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February 14, 2012

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Comments

Renga Selvaraju

Taking notes is not an easy thing, especially if it is a large gathering and sometimes some of the participants do not speak loud and clear. Therefore if the note taker is not attentive, it is very easy to mistake "pike" for "pipe". Or it could be that the speaker erroneously thought that it is "pipe". If I am taking notes and if something is said that is not audible or clear, I try to ask the person speaking what exactly he or she said. When the meeting is packed, people are calling in and the time is short, it is very easy to make mistakes while taking notes. That said, if someone was saying "coming down the pipe", after the meeting is over, I would like to make sure what it meant by referring to the Concise Oxford Dictionary that is sitting on my desk, rather than googling it.

Becky

I often see and hear "all the sudden" instead of "all of a sudden" or better yet, "suddenly".

Debra Graham

Perhaps this represents a conflation of the idiom "in the pipeline" with "down the pike." The second MW definition of "down the pike" refers to anticipating the arrival of something.

From usingenglish.com: In the pipeline' - If something's in the pipeline, it hasn't arrived yet but its arrival is expected

BTW, it could have been the speaker or the notetaker conflating the two.

Jenny

I find "try and" used more and more often (to mean "try to").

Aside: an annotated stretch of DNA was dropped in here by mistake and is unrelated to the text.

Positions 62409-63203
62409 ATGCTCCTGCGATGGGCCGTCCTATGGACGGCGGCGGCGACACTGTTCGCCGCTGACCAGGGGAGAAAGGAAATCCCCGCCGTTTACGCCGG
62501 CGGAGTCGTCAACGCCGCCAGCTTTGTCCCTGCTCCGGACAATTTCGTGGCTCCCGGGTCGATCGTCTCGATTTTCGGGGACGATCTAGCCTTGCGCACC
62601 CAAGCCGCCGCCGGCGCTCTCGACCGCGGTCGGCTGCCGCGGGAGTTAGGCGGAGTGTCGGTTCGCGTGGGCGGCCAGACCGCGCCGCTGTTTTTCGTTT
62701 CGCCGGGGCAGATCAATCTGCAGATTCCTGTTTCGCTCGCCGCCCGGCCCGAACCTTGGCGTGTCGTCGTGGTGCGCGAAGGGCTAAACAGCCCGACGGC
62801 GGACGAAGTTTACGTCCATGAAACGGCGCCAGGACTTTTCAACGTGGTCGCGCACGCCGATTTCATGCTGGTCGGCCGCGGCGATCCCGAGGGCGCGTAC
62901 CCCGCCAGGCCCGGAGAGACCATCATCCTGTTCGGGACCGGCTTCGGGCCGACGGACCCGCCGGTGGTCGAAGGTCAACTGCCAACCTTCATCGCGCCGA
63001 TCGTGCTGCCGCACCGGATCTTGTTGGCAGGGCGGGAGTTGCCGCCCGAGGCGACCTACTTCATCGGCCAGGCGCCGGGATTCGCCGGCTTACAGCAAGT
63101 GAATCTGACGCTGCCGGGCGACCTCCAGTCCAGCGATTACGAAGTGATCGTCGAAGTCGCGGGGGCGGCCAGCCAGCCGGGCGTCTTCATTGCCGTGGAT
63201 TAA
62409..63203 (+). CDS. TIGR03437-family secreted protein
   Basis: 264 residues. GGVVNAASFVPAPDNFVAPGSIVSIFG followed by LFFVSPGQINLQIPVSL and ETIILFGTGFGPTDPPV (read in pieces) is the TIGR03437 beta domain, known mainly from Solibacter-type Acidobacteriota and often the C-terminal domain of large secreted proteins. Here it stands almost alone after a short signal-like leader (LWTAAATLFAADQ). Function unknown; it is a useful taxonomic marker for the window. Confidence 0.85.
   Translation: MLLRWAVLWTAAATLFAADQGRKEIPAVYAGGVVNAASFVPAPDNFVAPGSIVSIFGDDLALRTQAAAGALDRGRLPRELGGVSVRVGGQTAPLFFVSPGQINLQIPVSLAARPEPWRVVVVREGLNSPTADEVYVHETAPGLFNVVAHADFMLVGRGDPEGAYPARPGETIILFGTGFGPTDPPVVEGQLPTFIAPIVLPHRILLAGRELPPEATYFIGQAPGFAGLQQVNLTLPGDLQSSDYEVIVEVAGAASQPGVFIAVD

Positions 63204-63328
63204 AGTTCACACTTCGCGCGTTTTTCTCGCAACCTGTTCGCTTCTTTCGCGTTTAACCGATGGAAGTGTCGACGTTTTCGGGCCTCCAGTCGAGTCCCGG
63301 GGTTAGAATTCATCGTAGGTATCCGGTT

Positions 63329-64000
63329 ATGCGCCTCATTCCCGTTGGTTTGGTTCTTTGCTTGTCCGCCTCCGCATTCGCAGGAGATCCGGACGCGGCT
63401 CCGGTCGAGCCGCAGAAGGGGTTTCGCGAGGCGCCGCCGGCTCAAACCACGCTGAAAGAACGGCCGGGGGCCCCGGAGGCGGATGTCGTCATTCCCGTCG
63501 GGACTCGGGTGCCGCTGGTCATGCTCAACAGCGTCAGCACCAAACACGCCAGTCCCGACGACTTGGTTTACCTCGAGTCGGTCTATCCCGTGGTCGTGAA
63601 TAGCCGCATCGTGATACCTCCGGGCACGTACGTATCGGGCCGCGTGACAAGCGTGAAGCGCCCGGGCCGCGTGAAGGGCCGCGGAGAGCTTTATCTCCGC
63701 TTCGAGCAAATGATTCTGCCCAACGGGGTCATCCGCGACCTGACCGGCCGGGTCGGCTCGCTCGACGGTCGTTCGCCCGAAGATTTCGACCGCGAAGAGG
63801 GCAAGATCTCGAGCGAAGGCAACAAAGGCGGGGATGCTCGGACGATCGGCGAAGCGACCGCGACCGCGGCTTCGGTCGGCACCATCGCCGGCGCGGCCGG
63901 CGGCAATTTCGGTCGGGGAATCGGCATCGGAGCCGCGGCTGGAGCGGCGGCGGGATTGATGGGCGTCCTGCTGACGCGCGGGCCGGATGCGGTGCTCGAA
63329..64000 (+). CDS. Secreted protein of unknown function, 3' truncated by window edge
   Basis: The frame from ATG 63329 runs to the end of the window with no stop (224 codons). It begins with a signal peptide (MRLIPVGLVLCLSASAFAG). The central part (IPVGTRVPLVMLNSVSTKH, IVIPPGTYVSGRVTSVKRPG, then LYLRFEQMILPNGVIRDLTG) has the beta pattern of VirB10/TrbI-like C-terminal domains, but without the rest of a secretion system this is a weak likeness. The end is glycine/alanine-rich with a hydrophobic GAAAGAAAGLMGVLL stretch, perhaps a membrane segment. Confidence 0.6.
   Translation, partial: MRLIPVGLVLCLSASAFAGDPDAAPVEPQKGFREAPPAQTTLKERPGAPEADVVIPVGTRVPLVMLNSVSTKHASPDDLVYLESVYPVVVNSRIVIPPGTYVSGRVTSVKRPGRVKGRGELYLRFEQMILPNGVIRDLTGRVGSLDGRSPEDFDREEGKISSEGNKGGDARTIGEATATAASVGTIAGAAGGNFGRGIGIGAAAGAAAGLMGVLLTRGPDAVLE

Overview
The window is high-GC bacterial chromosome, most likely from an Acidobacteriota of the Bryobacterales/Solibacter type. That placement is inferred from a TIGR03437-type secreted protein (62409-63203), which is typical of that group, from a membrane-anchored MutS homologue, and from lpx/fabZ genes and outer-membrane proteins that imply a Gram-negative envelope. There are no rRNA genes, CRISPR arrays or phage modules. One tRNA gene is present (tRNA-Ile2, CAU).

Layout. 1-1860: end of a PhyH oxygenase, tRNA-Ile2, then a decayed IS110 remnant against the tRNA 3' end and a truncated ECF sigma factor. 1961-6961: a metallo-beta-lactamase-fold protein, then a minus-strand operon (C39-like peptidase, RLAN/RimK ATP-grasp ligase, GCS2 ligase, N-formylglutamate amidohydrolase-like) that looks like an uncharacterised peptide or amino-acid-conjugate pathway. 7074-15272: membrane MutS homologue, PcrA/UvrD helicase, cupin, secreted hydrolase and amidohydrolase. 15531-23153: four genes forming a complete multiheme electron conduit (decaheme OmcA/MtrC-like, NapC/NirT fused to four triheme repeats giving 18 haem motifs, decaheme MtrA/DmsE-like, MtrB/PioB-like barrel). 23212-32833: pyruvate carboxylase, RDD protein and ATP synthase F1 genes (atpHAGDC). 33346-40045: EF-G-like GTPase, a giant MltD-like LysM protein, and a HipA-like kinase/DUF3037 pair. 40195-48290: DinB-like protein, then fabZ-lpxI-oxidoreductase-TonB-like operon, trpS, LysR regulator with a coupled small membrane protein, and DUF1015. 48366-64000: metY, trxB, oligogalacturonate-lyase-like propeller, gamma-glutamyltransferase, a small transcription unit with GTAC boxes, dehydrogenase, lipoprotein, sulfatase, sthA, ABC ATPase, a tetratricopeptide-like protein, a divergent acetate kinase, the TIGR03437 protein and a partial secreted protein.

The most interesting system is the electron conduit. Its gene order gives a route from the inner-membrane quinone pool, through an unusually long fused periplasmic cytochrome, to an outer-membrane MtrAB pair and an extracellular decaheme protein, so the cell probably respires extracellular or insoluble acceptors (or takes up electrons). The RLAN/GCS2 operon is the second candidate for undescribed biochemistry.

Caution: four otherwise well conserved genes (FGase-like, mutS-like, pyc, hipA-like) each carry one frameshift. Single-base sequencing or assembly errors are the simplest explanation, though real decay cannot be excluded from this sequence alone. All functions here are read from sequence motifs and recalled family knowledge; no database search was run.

Sharon

I hear it said both ways and realized that American idioms can be confusing and even slightly different from region to region. Course, that probably holds true for pronunciations. Thanks for the clarification!

Lynn Gaertner-Johnston

Hi, Renga. Thank you for your very interesting comments from the notetaker's perspective. You describe well the challenges of taking meeting minutes.

In notetaking classes, I recommend that writers avoid recording speakers' exact words. If you record main points, decisions, and action items, you can usually avoid expressions such as "coming down the pike" [or "pipe"].

I appreciate your taking the time to share your views.

Lynn

Lynn Gaertner-Johnston

Hi, Becky. Until now, I had not yet heard or read "all the sudden." It's a great expression to avoid! Thanks for letting us know about it.

Lynn

Lynn Gaertner-Johnston

Hi, Debra. I like your guess about "in the pipeline" combined with "down the pike." It is certainly possible.

Thanks for pointing out that the problem could lie with either the speaker or the writer. In the end, I believe the writer gets the praise or blame for the correctness of the notes.

Lynn

Lynn Gaertner-Johnston

Hi, Jenny. I too hear "try and." Let's spread the word, supporting "try to"!

Lynn

Lynn Gaertner-Johnston

Hi, Sharon. You are right: Expressions are different from region to region. I try to think beyond my own region and choose expressions that are widely regarded as correct. Thus, my four fat dictionaries!

Lynn

Val S.

This reminds of the use of "home in" versus "hone in." Because they sound so similar - like pipe and pike - people may not know what the original phrase is. I'm not even sure I know!

Randy Averill

Let's not forget, "I could care less." If that's true, then one must care. Typically, people say that to emphasize that they do not care. It should be, "I could not care less." Complete opinion: the phrase should not be used. But if one insists on using it, please be accurate.